Projected cash flow can help you avoid crippling cash shortages that may otherwise shut down your business. Cash flow forecasts and projections can help you identify cash gaps and predict shortages before they happen.
Having advanced notice of cash shortages means that you can do something about it now before it spirals out of control.
A cash shortage is when your business doesn’t have enough cash to cover operating costs. In other words, your expenses are exceeding your income. Cash shortages can occur for a variety of reasons, including:
The good news is that cash flow forecasting can help resolve most of these issues. When you’re aware of potential cash gaps, you can take action now through one or more of the following:
Cash flow forecasting can help you plan for and avoid cash shortages. But they can also help you make the most of positive situations.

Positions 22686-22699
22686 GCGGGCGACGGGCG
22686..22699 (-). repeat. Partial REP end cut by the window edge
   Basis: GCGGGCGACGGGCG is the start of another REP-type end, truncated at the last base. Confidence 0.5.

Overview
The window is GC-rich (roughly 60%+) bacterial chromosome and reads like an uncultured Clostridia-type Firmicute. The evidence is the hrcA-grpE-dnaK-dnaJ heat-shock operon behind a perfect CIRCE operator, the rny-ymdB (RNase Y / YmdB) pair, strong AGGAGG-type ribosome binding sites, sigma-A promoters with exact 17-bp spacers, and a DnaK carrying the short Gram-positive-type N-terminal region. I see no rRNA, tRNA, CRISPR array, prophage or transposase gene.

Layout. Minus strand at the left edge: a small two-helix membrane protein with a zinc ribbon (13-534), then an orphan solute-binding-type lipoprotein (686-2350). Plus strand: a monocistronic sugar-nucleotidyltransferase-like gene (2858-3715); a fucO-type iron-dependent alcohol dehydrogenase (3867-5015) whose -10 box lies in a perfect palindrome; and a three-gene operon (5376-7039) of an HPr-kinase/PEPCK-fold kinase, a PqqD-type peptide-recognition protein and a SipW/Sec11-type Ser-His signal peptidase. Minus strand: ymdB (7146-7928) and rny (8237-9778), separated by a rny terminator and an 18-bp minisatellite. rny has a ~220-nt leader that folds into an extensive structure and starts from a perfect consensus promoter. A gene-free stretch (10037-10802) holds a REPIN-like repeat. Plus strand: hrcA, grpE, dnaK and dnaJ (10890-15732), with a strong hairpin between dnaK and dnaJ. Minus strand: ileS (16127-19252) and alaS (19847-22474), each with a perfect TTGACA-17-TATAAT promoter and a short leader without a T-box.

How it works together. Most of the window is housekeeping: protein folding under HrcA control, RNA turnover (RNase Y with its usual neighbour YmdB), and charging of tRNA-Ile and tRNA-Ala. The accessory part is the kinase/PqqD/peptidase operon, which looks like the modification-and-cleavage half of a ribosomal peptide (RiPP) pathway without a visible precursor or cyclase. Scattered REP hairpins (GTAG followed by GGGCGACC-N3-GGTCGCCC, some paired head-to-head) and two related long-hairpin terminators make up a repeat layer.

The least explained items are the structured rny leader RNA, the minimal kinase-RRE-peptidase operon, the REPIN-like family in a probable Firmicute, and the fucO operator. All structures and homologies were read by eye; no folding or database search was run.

Let’s say that you have a forecast cash flow example showing a cash surplus. Having advanced notice of that surplus gives you time to plan for how you’ll make the most of it.
Surplus cash can be reinvested in the business for growth or even used to repay loans. But without proper cash flow forecasting, it will be much harder to identify a cash surplus and may make it more difficult to take full advantage of it.
Businesses can also use cashflow forecasts to engage in scenario planning and answer “what if” questions that affect the future of their business. For example:
Scenario planning can help you prepare for different situations your business may find itself in, such as declining or even increasing sales. It can also help you determine whether now is a good time to make certain decisions.